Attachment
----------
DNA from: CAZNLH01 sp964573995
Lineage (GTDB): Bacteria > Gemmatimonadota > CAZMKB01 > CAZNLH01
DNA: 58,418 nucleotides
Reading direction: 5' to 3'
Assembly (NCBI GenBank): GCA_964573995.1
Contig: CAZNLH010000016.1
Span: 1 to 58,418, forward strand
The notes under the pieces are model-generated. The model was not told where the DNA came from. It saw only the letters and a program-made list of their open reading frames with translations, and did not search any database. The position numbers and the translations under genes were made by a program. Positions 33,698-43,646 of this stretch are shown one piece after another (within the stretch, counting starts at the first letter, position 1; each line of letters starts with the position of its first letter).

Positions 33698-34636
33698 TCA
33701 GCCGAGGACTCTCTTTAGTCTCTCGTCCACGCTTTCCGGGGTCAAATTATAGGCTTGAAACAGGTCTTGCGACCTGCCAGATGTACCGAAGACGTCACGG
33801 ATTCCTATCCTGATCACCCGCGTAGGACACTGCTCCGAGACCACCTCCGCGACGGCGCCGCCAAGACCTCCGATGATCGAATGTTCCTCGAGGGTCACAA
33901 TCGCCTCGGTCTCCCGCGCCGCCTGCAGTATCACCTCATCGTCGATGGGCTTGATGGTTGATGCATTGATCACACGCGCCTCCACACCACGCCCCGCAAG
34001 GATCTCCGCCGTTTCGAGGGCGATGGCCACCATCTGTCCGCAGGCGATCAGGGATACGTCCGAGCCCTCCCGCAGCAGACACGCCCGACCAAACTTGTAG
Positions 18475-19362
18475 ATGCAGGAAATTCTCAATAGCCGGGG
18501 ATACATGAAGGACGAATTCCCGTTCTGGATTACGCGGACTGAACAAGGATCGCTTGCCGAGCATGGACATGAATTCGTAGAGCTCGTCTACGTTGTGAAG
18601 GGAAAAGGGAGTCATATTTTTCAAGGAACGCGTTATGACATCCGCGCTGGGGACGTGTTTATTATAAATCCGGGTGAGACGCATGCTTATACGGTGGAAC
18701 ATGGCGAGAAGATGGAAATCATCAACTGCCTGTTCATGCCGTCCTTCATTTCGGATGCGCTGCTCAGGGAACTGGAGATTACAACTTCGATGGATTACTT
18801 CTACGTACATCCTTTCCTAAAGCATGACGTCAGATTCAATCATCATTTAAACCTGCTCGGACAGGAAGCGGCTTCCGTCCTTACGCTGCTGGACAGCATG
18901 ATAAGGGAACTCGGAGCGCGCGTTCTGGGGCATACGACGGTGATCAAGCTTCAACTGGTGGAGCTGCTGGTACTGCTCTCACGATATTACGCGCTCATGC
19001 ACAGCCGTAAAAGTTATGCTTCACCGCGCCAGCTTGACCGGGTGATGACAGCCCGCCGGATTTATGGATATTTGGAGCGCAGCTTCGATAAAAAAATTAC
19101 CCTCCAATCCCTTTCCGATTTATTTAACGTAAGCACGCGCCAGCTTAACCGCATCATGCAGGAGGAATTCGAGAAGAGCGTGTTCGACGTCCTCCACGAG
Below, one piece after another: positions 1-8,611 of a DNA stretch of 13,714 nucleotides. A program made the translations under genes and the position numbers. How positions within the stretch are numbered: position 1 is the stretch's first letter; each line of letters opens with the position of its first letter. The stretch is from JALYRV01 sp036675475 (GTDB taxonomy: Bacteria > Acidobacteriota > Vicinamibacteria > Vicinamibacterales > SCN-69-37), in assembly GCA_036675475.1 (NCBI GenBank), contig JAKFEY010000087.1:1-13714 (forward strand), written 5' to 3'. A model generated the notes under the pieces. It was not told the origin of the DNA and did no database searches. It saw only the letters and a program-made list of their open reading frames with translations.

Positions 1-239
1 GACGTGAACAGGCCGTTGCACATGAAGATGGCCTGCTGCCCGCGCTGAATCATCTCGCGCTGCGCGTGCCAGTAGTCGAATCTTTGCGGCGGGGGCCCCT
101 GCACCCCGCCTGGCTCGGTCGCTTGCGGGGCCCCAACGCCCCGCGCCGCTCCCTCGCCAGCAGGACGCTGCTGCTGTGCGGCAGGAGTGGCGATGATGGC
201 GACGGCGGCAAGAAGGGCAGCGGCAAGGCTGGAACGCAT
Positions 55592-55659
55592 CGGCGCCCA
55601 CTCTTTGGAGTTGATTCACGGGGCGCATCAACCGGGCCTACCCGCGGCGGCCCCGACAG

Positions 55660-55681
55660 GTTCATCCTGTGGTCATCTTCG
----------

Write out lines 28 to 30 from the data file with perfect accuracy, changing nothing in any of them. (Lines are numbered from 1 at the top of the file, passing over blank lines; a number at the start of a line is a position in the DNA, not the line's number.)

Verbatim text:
201 GACGGCGGCAAGAAGGGCAGCGGCAAGGCTGGAACGCAT
Positions 55592-55659
55592 CGGCGCCCA